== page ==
Crying isn’t a substitute for fixing stuff, but it is a healthy outlet and expression. It’s OK men, you can do it too.
I’ve been with the love of my life for four years now and have never seen him cry. Me, I cry at least once or twice a month. I cried when I didn’t get that awesome job I wanted, when I received a low grade on an exam, when I heard Adele sing, when my man broke up with me for six weeks (daily crying on that), when a loved one lied to me, and on and on.
But my man—nothing. Once, I thought I saw a little misting in his eye when a friend messaged him that one of their buddies had committed suicide, but he quickly hid that away and changed the subject. So why won’t he cry?
In my past experiences dating men, the ones who didn’t cry were the ones that seemed to want to project an image of themselves to the world that they “had it all together.” This image entailed someone who could do anything, was smarter than everyone else, a rock — essentially the “go-to” guy when the doodee hit the fan. I often thought of those men as cold and emotionless. I even left a serious, long-term relationship with a great guy because he never showed anything. I knew he loved me, but honey, show it!
So, why are so many men like this? Psychology tells us that often men who don’t grow up seeing other men cry, won’t cry much when they become adults. Some researchers have also said that testosterone makes one less apt to shed tears. While those can be partial factors, I believe there is more to it.
I definitely agree that not having a weeping role model will certainly affect the way one behaves later in life, but I believe that the more serious aspect is that many men feel that crying is a weakness. In their minds, crying is an emotional “breakdown,” and “instability” and they think that the person crying simply cannot deal with the problem at hand, so they cry instead. Men also tend to be the problem solvers in a relationship, and crying doesn’t solve problems. Weeping, to men, is seen as an inability to figure out how to fix something, and what kind of a man would you be if you couldn’t fix the problem? Right?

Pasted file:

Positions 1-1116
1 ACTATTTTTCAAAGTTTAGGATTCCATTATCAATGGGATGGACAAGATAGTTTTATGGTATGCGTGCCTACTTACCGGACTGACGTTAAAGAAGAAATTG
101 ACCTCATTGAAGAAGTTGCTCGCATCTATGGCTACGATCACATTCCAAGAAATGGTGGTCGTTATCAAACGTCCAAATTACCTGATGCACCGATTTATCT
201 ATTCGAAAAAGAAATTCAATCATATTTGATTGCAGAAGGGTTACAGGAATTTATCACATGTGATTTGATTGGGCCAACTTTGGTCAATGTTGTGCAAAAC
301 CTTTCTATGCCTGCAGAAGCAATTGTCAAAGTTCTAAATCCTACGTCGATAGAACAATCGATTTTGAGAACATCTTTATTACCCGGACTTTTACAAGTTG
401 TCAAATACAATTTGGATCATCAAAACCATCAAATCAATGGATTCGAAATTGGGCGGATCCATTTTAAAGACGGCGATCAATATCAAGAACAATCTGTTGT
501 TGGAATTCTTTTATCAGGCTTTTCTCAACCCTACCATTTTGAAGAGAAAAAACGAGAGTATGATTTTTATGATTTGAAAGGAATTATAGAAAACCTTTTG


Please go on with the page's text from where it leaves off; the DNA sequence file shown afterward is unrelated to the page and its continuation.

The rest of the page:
From a woman’s perspective, crying usually comes naturally. It is seen as an emotion that we can’t hold back, it outwardly expresses how we feel, and often times after a good cry we have more focus and drive to deal with the issue. It is not seen as a substitute to problem-solving. To us, crying is simply an expression of how one is feeling, not a breakdown of one’s psyche.
I admit, when I first start dating a man if I see him weeping frequently, I might wonder if he is a suitable companion for me. However, I think the same could be said for women as well—nobody wants to jump into a new relationship where you are always dealing with someone who is on an emotional rollercoaster. But I think the “rules” change as we go from newly dating someone to long-term commitment. Yes, it’s true, we all try to put our best foot forward when we first meet someone and create a perfect image, but eventually, everyone is found out for their true self.
But after a year or two, or four, certainly, I would love to see more of the emotional side of my partner than just the stone cold fix-it man. To me, that would mean that my man trusts me. Not that I have ever been untrustworthy, but that he drop could the “got-it-all-together” façade long enough to let me see him emotional, feeling vulnerable, feeling out of control with emotion. It doesn’t mean I will think he is unstable or weak, I would actually think of him as more human. Men, it’s OK, please cry.
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